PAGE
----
T&T actor Paul-Robert Pryce has appeared in a Brooklyn staging of the play She Talks to Beethoven in a double role. The play, written by Adrienne Kennedy and directed by Charlotte Braithwaite, closed last night at JACK, an arts space in Brooklyn, New York.A press release from Daniela Fifi, Pryce's wife, said the actor, who was in last year's Yale Rep production of Hamlet with Hollywood actor Paul Giamatti, played the composer Beethoven and a "disappeared" man from 1961 Ghana, David Alexander. Natalie Paul played the other role in the play.
"She Talks to Beethoven is a non-seated installation/performance that integrates found objects, drawing, silhouette and projection to tell the story of Suzanne Alexander, an African-American woman living in 1961 post-independence Ghana. After the sudden and mysterious disappearance of her husband, she seeks solace in the spirit of the composer Ludwig van Beethoven, whose letters she has been studying," the release noted.
The 1989 script "offers a layered discourse on politics, revolution and loss," the release said. "Set in Ghana, Suzanne waits in her room listening to radio broadcasts about her husband who has mysteriously disappeared while she attempts to write about and communicate with composer Ludwig van Beethoven."Her world is infiltrated by snatches of Ghanaian string music, the revolutionary words of Frantz Fanon and strains of Beethoven's Fidelio. Suzanne, recovering from an unspecified illness hovers in displaced time and space fluctuating between Vienna, Austria, in 1803, and Accra, Ghana, in 1961."Braithwaite, the director, helmed Pryce's production of Smile Orange at the Little Carib in 2001. She is Barbadian by descent and the release quoted her as saying about She Talks to Beethoven:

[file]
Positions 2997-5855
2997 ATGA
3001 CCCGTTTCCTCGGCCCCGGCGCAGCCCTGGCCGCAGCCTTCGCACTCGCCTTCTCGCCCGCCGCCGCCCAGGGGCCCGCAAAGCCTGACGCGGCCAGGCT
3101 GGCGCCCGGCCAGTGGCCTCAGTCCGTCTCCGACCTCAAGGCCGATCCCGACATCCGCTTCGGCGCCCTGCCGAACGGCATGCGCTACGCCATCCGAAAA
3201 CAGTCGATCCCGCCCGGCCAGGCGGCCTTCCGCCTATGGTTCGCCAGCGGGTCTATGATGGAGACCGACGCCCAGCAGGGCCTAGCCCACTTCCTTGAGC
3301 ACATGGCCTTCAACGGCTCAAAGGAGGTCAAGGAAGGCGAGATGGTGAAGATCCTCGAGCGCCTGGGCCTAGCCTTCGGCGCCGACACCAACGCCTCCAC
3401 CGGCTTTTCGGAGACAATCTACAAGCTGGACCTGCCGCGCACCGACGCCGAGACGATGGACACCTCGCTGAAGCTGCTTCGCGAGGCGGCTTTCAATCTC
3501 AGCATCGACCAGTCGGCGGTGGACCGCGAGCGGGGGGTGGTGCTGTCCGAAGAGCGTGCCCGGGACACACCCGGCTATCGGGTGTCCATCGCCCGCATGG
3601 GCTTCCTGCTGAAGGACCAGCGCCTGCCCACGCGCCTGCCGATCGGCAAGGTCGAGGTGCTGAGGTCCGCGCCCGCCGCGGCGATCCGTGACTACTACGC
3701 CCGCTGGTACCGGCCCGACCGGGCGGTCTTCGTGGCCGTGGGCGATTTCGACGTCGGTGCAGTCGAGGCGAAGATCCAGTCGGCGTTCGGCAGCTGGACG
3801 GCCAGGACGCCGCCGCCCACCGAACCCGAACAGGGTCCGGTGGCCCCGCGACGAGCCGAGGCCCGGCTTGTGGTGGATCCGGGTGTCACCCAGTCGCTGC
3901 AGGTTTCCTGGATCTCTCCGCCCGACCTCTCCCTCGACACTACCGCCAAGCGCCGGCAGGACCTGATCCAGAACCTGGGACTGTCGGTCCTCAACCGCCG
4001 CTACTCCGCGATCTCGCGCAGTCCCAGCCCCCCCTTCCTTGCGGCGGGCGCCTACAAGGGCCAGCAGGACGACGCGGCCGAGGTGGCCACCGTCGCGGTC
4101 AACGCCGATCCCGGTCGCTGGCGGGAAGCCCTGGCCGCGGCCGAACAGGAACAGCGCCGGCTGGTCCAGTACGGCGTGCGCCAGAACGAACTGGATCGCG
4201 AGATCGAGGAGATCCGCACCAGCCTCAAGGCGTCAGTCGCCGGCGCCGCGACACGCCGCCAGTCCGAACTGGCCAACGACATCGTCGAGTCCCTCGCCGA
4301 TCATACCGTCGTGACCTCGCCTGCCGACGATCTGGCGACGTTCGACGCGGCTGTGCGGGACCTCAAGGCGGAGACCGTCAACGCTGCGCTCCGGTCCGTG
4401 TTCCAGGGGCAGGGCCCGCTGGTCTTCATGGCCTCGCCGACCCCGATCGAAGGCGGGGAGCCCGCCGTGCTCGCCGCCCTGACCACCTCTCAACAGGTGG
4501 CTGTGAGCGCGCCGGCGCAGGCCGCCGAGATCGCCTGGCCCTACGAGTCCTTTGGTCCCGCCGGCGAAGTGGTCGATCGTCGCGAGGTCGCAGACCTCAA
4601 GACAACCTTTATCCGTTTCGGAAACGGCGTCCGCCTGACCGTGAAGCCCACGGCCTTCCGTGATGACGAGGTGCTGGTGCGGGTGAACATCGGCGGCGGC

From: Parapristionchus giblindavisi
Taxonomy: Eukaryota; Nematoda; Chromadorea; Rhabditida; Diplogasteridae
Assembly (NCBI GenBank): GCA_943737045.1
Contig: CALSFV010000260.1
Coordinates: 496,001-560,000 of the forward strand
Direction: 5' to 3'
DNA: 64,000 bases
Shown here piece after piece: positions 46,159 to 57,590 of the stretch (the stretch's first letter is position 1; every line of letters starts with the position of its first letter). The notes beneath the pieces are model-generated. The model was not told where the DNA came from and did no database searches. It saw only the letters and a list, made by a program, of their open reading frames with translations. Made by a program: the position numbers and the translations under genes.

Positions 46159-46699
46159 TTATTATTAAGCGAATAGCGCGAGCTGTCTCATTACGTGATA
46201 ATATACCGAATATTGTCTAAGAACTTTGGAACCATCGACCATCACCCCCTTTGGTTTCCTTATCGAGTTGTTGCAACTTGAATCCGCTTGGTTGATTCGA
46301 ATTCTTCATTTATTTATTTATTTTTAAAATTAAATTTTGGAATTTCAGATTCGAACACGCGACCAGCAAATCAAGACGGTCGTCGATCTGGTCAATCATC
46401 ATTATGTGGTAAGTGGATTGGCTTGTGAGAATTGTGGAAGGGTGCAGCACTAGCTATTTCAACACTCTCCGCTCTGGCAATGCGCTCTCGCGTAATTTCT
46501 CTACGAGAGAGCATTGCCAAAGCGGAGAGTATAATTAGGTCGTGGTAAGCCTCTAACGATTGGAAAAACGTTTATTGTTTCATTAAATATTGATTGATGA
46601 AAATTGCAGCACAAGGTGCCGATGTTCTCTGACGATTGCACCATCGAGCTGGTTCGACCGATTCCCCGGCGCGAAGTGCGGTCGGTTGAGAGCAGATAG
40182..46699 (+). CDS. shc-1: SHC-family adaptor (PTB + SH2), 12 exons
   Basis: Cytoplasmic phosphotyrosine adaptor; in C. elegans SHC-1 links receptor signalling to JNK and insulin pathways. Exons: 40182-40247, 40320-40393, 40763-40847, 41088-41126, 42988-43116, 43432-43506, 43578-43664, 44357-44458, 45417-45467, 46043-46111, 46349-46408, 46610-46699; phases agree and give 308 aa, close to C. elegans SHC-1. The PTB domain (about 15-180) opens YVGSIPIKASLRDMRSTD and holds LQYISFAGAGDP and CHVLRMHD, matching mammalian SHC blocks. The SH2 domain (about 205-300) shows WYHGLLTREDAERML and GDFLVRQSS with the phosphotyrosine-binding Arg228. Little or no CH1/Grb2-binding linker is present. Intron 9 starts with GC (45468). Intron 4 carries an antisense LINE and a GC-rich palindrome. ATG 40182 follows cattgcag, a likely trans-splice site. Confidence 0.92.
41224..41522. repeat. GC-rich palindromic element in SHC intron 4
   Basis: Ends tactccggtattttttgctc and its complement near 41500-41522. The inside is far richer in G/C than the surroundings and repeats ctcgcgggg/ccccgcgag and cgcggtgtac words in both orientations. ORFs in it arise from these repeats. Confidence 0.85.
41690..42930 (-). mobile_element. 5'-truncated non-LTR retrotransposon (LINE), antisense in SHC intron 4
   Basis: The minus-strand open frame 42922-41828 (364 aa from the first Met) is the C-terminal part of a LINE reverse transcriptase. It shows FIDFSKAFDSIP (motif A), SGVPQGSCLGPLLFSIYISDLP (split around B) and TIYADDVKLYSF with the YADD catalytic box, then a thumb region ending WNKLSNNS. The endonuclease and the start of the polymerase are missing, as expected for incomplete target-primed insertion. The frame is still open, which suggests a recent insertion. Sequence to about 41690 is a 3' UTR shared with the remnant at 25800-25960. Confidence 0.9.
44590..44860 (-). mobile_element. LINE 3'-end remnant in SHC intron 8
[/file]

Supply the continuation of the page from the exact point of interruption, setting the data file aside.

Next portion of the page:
"The mix of languages, French and English, presents viewpoints of post-colonial locations reflected all over the world especially the Caribbean. The shared Caribbean heritage of many of the collaborators–installation designer Abigail Deville (Dominican descent), actress Natalie Paul (Haitian descent), actor Paul Pryce (Trinidad/Martinique/Jamaican descent), and my own Barbadian descent–created an environment where this shifting of languages felt natural and unforced in trying to communicate the complexities of the characters collective psyches."The playwright, Adrienne Kennedy, has won several awards and honours for her work, the release noted, including a Guggenheim fellowship, the American Academy of Arts and Letters award, PEN/Laura Pels Award for Master American Dramatist, and three Obie Awards (given by the Village Voice newspaper for off-Broadway and off-off-Broadway productions).